The concept behind Chronicling America is access.  To have this wealth of information preserved is only one aspect of the National Digital Newspaper Program (NDNP).  The webpage Chronicling America (chroniclingamerica.lov.gov), run by the Library of Congress, ensures that the public will be able to access the fruit of the NDNP’s digital labor 24/7.  Currently there are over 12 million pages of U.S. historical newspapers digitized on Chronicling America ready to be used for everything from searching consumer and fashion trends, to tracking weather history and climate change, to inspiring projects like Freedom on the Move.²  By implementing optical character recognition (OCR), these digitized pages are text-searchable, making it an extremely useful resource for researchers and educators.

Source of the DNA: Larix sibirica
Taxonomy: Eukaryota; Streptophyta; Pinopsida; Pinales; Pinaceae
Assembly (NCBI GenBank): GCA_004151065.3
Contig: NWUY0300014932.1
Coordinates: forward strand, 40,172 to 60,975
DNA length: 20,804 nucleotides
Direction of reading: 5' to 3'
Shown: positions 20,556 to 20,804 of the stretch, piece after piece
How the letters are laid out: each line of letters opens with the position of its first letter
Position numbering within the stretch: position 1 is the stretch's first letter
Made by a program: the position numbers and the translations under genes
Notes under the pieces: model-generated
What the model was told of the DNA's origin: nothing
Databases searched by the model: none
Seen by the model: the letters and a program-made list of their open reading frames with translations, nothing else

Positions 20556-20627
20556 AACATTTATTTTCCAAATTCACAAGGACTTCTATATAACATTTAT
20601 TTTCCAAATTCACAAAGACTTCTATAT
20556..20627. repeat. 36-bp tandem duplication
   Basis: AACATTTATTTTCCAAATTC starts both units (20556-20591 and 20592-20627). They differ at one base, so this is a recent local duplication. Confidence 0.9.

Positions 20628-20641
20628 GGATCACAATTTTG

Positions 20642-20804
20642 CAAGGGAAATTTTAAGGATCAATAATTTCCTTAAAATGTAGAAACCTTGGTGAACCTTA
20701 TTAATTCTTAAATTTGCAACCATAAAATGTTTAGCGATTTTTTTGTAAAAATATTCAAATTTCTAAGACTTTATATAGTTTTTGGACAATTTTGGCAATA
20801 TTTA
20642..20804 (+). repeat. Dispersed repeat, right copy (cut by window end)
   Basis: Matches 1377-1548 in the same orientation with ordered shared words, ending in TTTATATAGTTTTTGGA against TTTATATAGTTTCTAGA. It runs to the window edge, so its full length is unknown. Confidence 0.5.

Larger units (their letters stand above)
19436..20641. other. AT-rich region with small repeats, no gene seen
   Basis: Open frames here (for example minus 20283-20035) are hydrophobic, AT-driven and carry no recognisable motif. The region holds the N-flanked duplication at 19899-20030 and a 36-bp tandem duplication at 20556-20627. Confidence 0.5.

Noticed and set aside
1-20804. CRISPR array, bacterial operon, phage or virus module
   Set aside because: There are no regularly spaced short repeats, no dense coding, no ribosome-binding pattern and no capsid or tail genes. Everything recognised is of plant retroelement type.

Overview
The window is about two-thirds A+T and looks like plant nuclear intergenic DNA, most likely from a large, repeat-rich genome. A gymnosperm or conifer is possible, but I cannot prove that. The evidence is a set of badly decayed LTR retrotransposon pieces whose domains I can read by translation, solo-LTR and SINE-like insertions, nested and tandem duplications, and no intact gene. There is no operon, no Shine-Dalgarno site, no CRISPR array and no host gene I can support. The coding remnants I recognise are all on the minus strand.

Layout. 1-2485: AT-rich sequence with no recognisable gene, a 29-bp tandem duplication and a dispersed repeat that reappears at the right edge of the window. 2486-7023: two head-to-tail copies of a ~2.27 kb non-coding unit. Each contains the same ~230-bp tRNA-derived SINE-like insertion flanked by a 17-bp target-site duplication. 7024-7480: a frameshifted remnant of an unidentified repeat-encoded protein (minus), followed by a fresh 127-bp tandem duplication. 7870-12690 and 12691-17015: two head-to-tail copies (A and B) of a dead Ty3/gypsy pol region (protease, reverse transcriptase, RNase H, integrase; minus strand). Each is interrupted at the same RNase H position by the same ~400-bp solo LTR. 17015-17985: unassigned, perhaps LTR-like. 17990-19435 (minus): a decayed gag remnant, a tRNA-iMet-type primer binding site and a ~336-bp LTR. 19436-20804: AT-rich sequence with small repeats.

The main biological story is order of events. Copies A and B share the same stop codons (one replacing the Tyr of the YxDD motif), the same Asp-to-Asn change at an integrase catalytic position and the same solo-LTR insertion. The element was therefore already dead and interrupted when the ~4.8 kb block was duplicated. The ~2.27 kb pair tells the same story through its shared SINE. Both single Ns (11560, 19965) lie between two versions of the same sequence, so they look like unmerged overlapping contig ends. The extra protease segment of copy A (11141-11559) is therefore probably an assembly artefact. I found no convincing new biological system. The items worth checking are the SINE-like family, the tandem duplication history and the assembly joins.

While newspapers may be considered the first draft, they are still an important source of unique historical information, a chorus of voices reflecting the concerns and opinions of communities, many of which have otherwise not survived the sands of time. Their preservation is in part the preservation of not only local, but national heritage and through this they can serve as tools of education and instruction for future generations.

 


¹ J. Secker, “Newspapers and historical research: a study of historians and custodians in Wales” (unpublished doctoral thesis, University of Wales, 1999), 17.  http://openaccess.city.ac.uk/id/eprint/17693

 

² Freedom on the Move is a joint project between Cornell University, the University of New Orleans, and the University of Alabama focused on creating a database comprised of all runaway slave ads printed in historical newspapers throughout the South for the purpose of making this information accessible for analysis and education.  For more on this project visit http://freedomonthemove.org/


.

.

.

For Part I of this post visit What is the National Digital Newspaper Program (Part I)